Posts Tagged ‘sequoia sempervirens’
A giant astronaut lives only yards away from Bambu Batu in the heart of Mission Plaza in downtown San Luis Obispo. The Moon Tree, a coast redwood (Sequoia sempervirens) was planted as a 55-inch tall seedling just upstream from the Broad Street Bridge near Mission San Luis Obispo de Tolosa on July 30, 1976.
The majestic tree began its life as a seedling stuffed into a cylinder taken on the NASA/USFS mission to the lunar surface in 1971. As a part of crew member Stuart Roosa’s personal kit, the seeds joined others that were plucked from their earthly homes around the country, and launched into space aboard Apollo 14. After returning to their home planet, they were donated to the USFS and allowed to germinate. Most of the seeds bequeathed to the Placerville, CA and the Gulfport, MI stations sprouted successfully, and the USFS collected between 420 and 450 saplings from seeds and cuttings after a few years. They were planted in locations across the US as a part of the nation’s 1976 bicentennial celebration.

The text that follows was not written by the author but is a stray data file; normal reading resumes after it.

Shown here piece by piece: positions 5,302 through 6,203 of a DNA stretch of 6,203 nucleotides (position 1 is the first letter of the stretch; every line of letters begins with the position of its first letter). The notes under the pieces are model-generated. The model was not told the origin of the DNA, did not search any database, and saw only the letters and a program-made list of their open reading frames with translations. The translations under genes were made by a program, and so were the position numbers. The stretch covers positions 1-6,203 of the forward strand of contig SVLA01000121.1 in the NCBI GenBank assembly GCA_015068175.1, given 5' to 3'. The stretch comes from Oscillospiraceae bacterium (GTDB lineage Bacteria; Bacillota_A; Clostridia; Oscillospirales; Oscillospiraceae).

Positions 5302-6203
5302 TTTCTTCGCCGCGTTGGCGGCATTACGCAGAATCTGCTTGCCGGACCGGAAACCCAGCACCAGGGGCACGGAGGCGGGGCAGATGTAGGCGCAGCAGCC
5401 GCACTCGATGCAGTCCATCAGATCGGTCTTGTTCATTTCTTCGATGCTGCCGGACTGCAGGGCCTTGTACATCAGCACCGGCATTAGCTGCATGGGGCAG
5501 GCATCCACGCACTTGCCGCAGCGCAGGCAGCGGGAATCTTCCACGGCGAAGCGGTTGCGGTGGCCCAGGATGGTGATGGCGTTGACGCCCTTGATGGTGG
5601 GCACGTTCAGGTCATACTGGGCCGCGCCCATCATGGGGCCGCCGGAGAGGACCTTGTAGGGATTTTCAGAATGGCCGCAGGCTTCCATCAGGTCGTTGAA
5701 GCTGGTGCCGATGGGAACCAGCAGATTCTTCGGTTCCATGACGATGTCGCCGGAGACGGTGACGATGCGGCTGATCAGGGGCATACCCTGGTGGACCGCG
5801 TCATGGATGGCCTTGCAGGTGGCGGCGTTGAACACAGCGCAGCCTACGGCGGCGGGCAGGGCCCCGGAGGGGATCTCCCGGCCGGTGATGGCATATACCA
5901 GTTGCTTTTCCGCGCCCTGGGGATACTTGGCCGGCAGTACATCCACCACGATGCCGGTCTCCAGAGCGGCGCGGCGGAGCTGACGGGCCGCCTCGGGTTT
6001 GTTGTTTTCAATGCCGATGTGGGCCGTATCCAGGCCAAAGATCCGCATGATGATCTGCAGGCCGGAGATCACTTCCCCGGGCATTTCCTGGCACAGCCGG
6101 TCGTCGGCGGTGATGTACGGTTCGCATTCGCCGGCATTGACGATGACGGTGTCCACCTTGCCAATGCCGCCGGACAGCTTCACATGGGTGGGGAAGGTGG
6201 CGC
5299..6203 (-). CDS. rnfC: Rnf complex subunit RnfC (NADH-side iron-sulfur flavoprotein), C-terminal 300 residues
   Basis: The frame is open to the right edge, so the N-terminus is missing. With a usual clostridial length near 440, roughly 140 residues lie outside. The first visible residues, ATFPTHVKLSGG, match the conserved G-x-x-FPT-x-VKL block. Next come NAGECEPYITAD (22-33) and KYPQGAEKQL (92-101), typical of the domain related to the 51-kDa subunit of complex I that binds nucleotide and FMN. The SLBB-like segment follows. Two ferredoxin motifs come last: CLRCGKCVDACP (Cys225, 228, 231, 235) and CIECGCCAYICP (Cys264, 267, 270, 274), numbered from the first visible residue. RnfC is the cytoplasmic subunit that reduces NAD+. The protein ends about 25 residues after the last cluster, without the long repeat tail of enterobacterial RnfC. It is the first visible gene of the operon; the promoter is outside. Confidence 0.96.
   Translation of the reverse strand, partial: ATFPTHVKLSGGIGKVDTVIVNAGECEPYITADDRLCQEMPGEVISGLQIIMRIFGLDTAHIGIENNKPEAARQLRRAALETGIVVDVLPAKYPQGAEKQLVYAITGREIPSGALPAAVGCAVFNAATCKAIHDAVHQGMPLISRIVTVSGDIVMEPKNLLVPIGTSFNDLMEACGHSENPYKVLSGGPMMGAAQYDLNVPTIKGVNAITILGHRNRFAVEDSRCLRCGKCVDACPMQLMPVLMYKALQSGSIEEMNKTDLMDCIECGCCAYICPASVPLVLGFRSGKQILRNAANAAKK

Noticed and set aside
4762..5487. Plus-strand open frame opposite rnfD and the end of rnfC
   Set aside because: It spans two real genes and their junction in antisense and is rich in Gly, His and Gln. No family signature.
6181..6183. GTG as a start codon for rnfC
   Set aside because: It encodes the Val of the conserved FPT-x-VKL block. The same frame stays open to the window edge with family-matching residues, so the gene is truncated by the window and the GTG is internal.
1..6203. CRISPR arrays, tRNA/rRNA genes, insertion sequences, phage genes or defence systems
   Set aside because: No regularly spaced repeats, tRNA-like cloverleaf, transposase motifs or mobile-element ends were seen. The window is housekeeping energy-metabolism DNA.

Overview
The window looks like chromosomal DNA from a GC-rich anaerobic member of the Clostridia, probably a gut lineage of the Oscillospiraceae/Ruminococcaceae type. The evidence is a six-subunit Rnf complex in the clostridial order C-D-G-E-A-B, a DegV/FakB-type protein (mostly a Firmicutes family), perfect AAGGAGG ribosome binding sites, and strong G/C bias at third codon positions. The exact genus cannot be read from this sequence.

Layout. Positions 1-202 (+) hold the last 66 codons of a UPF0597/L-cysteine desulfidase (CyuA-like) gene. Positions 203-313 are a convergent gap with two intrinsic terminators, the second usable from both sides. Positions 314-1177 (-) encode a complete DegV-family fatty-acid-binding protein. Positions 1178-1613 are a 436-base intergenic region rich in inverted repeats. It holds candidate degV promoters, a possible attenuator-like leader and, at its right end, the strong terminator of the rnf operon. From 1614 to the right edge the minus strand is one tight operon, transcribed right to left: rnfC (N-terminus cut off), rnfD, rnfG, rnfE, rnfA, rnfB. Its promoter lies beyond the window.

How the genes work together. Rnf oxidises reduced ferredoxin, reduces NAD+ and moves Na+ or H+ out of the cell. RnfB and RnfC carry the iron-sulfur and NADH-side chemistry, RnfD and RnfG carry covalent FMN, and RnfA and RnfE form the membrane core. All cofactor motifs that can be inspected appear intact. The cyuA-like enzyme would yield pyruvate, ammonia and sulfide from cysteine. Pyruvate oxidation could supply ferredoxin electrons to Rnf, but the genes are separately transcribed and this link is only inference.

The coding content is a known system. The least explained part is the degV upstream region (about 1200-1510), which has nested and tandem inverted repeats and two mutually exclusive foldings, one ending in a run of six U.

Most of the species of trees, predominantly sourced from southern and western parts of the country, were grown alongside normal saplings as a control. After decades of observation, there have been no recordings of discernible differences between the Moon Trees and their counterparts. Nevertheless, San Luis Obispo is proud to have a living relic of the space age in the heart of town.